I was recently interviewed for Tai Chi Chuan & Oriental Arts magazine's "Meet the Instructor" section:
I was introduced to TCC in the mid-1990s, so about 18 years.
What stimulated your interest?
I was practicing and competing in external martial arts and initially used TCC as a form of cross training to increase my looseness. After about six months I met Chen Xiaowang for the first time. He gave a short lecture on Chen TCC and then stood up and unleashed a series of fajin that blew my mind. At that point I had spent about 15 years training, first in Karate and then in Shaolin gongfu and kickboxing. I had trained with some very strong teachers, but this was just on a different level. From that moment I have trained only Chen TCC.
What does TCC mean to you?
TCC is more than a martial art, it is a complete way of life. At its heart TCC involves the search for balance in both physical and psychological terms. Using the vehicle of martial arts we try to balance the internal aspects of the emotional and logical mind and external aspects such as body structure and the equilibrium of hard-soft, fast-slow, open-close etc. The road to mastery in Taijiquan (and anything else) is the path of patient, dedicated effort without attachment to immediate results. Great success in any physical endeavour, including Taijiquan is built upon consistency and patience. We must be prepared to pay the price both in time and energy.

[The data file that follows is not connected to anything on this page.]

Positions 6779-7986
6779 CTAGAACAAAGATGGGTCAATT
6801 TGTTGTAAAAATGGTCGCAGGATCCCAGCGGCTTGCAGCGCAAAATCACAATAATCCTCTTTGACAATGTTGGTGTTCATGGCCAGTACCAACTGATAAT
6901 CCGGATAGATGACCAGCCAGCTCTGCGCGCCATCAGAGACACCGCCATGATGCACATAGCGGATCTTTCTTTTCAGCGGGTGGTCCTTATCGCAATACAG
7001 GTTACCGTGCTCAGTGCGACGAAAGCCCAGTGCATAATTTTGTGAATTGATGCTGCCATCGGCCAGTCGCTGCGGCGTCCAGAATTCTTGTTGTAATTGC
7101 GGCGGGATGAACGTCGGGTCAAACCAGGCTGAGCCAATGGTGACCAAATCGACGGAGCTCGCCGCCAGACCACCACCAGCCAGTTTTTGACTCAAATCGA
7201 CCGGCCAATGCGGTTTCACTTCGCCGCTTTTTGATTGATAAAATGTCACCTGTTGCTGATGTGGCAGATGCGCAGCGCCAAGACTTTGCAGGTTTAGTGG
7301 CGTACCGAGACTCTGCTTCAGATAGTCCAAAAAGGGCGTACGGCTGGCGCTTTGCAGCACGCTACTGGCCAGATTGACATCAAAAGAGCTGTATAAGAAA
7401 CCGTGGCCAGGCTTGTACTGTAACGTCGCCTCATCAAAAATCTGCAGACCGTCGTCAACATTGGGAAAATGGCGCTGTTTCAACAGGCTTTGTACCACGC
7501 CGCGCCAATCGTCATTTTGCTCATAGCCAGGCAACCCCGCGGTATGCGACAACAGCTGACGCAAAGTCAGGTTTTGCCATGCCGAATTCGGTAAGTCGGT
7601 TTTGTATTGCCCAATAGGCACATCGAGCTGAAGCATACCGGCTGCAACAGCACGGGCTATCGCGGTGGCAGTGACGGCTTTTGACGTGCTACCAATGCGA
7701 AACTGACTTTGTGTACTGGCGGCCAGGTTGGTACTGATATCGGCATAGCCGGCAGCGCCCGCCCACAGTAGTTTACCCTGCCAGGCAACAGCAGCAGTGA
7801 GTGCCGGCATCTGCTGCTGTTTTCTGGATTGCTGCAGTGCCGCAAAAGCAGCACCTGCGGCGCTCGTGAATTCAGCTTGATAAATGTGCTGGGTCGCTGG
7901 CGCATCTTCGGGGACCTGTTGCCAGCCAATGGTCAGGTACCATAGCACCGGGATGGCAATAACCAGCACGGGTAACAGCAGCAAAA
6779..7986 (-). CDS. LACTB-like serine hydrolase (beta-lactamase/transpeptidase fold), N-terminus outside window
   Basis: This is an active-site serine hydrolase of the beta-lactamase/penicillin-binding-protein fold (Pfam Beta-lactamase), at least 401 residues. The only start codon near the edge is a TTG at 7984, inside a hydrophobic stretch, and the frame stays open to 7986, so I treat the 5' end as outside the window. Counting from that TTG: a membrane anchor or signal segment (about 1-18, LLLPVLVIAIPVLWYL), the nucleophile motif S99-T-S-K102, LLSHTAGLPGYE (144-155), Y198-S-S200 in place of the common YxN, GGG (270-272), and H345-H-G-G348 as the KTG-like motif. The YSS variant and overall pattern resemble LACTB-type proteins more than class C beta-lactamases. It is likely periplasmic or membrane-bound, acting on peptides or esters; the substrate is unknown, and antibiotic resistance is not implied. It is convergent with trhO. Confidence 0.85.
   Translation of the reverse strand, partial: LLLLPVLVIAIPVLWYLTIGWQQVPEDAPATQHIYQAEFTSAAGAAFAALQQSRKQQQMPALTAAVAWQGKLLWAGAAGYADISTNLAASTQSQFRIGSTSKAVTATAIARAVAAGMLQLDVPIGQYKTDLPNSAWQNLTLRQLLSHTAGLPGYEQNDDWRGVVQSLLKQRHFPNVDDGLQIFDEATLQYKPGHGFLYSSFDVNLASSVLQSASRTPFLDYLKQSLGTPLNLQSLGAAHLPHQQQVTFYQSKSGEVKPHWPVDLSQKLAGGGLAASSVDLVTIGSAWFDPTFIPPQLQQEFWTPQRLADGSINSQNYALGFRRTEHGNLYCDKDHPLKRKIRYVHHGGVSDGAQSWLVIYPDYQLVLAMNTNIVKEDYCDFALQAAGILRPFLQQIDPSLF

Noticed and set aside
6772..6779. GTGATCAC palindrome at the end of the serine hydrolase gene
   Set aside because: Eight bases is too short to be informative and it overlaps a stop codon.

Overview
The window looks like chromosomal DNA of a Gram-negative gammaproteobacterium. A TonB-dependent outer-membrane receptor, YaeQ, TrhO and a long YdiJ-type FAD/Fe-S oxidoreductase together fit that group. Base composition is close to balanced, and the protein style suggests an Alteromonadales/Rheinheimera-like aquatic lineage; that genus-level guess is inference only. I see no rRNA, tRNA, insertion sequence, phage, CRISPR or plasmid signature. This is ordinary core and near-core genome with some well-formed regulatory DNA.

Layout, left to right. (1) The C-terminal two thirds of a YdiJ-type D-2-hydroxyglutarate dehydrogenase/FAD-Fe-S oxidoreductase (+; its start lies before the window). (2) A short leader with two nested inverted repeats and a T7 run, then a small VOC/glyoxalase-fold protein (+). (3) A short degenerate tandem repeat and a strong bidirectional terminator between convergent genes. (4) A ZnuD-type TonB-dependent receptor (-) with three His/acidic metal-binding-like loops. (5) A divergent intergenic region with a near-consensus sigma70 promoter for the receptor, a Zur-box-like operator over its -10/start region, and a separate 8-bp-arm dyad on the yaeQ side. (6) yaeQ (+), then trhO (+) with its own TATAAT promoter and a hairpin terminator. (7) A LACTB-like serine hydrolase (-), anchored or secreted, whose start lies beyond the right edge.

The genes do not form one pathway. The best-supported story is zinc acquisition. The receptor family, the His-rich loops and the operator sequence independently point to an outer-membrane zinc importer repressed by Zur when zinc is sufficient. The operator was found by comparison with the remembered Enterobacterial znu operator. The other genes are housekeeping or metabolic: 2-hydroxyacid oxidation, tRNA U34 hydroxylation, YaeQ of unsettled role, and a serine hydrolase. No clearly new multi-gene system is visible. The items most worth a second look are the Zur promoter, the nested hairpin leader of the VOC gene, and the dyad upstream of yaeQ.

What is the most important aspect?
|Standing,reeling, silk, form - everything is there for a reason..|
Do you have any personal goals?
Really Taijiquan is about the journey rather than the destination. I just want to carry on training with great teachers, following the traditional Chen village method and continue to develop naturally. A saying that is often quoted in Chenjiagou is that "you can't force the fruit to ripen". There are no shortcuts. The students I like the best are the ones who quietly show up week after week, year after year and just get on with it. No hurry, no impatience to get on to the next thing. Just consistent honest effort…
Who or what inspired you?
|My first martial arts teacher John Bowen - that's me on the left (about 1981)|
What do you make of tai chi's current popularity?
For sure TCC is popular in terms of numbers, but there are still a great many misconceptions about the art. Many people come to TCC classes with the idea that is an easy option that doesn't need any self motivation or commitment. I read a recent article during which a person mentioned that his seventy something year old mother had gone to a Tai Chi class. She said she wouldn't be going back again as "she got more exercise during the walk to and from the class than during the class itself". The continuing move towards shorter and more simple forms and to fast-track instructor courses all feed into this. Taijiquan is much more than just learning a few sets of movements or a few push hands tricks. It is the development of complete physical and mental coordination. It means striving to follow a set of rules that have been passed down for many generations. If it is to maintain its credibility newcomers to TCC need to be steered towards qualified teachers who have taken the time to learn the art properly, and teachers need to be encouraged to continue working on their own development.
As a teacher how do you feel about the martial aspect of the art?
|Qinna training with GM Chen Xiaoxing|
What are your views on competition?
|Competition training in the early 80s, when I had more hair!|
What direction would you like to see tai chi going in the future?
Regardless of style, I would like to see more people keeping confidence in the traditional systems. The traditional way is harder to learn, but it is worth learning.